• Use Of Computer Applications : Present
  • Self Management
    • Self Awareness And Reflection : Present
    • Planning and Organisation
      • Goal Setting And Action Planning : Present
      • Decision Making : Present
    • Personal Enterprise
      • Innovation And Creativity : Present
      • Initiative : Present
      • Independence : Assessed
      • Problem Solving : Present
      • Adaptability : Present
  • Interaction
    • Communication
      • Oral : Present
      • Interpersonal : Present
      • Written Other : Assessed
  • Application
    • Social Cultural Global Awareness : Present

Teaching Methods

Teaching Activities
Category Activity Number Length Student Hours Comment
Guided Independent StudyAssessment preparation and completion120:0020:00Essay write up
Scheduled Learning And Teaching ActivitiesLecture101:0010:00N/A
Guided Independent StudyDirected research and reading103:0030:00N/A
Scheduled Learning And Teaching ActivitiesSmall group teaching101:0010:00N/A
Guided Independent StudyIndependent study103:0030:00Review lecture material, prepare for small group teaching and assessment.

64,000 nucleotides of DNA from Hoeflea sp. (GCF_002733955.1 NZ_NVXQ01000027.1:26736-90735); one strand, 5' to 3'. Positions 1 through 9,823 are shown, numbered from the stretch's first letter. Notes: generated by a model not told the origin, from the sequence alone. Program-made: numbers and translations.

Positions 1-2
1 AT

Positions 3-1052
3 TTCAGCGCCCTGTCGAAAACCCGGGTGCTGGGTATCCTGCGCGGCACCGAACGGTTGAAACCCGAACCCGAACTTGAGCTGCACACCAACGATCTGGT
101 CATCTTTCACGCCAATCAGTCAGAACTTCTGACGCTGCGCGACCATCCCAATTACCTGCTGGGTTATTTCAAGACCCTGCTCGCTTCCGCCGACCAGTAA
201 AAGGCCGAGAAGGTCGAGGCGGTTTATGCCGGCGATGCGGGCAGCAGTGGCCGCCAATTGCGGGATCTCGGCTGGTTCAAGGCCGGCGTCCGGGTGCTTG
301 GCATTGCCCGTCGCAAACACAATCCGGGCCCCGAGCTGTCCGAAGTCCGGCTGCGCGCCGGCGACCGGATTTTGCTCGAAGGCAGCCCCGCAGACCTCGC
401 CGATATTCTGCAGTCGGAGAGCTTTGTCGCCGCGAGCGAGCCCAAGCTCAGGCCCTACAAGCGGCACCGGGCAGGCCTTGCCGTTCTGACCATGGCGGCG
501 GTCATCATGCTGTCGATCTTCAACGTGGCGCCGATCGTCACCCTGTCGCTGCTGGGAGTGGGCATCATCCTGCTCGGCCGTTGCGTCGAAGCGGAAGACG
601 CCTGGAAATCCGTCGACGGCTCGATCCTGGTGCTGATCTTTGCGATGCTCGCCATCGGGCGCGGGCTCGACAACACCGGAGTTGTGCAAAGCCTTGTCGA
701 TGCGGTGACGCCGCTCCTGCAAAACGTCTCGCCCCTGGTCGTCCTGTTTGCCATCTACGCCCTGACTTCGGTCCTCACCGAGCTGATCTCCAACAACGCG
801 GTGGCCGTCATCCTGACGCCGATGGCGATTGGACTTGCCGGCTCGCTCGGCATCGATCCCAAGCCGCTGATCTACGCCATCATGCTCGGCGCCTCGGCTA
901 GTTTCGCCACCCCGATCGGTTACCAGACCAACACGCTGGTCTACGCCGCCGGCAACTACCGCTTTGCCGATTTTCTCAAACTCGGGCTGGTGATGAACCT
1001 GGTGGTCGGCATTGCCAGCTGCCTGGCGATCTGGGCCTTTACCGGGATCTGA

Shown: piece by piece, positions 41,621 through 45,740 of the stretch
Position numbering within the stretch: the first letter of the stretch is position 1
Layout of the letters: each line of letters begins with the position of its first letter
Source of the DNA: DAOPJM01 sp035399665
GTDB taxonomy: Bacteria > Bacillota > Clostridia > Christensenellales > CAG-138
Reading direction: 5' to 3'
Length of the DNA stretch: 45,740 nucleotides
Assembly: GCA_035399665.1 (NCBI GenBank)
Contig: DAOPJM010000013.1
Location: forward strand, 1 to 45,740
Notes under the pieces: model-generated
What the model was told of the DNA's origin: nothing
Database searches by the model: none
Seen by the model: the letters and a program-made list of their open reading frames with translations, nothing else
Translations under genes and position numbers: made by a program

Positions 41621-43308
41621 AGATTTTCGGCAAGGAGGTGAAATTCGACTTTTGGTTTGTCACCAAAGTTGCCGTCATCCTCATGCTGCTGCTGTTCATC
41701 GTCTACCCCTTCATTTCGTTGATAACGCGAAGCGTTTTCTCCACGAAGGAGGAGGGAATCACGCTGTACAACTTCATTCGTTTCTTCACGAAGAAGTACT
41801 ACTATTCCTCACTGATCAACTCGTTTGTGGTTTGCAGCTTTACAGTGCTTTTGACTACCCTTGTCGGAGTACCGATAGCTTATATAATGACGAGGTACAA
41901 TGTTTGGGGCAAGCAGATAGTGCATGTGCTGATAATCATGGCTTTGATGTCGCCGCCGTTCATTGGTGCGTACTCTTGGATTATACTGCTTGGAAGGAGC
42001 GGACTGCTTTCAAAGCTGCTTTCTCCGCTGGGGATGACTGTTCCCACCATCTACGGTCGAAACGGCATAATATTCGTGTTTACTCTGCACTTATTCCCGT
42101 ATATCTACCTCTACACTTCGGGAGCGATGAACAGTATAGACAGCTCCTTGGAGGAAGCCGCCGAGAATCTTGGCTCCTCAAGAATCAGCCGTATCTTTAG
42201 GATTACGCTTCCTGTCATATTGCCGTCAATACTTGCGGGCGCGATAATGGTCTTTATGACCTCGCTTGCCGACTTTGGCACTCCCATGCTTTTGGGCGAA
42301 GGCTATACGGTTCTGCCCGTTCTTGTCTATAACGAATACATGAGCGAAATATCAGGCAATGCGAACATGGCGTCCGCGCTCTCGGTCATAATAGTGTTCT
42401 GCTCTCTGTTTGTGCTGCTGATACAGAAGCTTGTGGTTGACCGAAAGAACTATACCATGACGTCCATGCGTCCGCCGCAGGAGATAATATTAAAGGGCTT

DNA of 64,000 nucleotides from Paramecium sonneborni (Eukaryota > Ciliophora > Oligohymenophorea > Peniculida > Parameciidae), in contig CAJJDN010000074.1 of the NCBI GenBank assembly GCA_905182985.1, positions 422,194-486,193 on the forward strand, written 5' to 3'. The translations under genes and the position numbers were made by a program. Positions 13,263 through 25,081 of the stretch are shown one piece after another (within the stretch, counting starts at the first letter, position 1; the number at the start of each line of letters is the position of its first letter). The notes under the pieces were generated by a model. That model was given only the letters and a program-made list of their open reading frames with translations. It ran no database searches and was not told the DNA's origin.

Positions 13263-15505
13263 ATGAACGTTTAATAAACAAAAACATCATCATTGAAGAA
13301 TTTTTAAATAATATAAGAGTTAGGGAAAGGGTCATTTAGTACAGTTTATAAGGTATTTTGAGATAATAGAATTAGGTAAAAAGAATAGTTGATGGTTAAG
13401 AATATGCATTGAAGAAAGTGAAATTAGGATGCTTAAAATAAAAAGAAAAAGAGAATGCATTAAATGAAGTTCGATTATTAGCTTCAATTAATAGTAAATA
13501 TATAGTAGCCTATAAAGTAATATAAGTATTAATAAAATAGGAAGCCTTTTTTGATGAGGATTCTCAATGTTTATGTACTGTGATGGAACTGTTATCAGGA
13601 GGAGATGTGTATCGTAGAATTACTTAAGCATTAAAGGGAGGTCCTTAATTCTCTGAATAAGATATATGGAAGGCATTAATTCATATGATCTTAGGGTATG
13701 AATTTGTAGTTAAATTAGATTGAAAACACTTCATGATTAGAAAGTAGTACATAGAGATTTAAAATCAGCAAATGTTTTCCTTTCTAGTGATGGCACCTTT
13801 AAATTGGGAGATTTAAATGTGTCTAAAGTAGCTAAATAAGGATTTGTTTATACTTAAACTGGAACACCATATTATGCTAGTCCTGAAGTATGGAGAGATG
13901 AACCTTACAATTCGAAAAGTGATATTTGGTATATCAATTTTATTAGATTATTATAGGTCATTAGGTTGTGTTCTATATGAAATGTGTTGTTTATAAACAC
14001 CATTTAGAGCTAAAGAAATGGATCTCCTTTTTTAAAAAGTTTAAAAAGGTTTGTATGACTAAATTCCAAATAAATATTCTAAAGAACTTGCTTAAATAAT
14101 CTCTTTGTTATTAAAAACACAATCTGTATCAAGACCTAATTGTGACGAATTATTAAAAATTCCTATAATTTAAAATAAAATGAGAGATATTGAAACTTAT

Teaching Rationale And Relationship

Lectures convey the underlying philosophical, cultural and socio-political thoughts and practices characteristic of the European tradition as a foundation for future consideration of the Enlightenment project. The content of the course will be supported by extracts from original texts, illustrations, examples, historical knowledge and slides in lectures and by structured discussion sessions where students will reinforce knowledge and develop dialogue and communication skills.

Reading Lists

Assessment Methods

The format of resits will be determined by the Board of Examiners

Other Assessment
Description Semester When Set Percentage Comment
Essay1A1002000 words
Assessment Rationale And Relationship

The student chooses a title from a choice of up to four questions. These questions encourage independent research using the lecture content as a foundation and makes it possible to assess knowledge acquisition, interpretive skill and theoretical understanding as well as the analytical, creative and critical potential of students. The essay tests the ability to think creatively, self-critically and independently as well as managing one’s own work to set time limits.


Past Exam Papers

General Notes


Disclaimer: The information contained within the Module Catalogue relates to the 2018/19 academic year. In accordance with University Terms and Conditions, the University makes all reasonable efforts to deliver the modules as described. Modules may be amended on an annual basis to take account of changing staff expertise, developments in the discipline, the requirements of external bodies and partners, and student feedback. Module information for the 2018/19 entry will be published here in early-April 2018. Queries about information in the Module Catalogue should in the first instance be addressed to your School Office.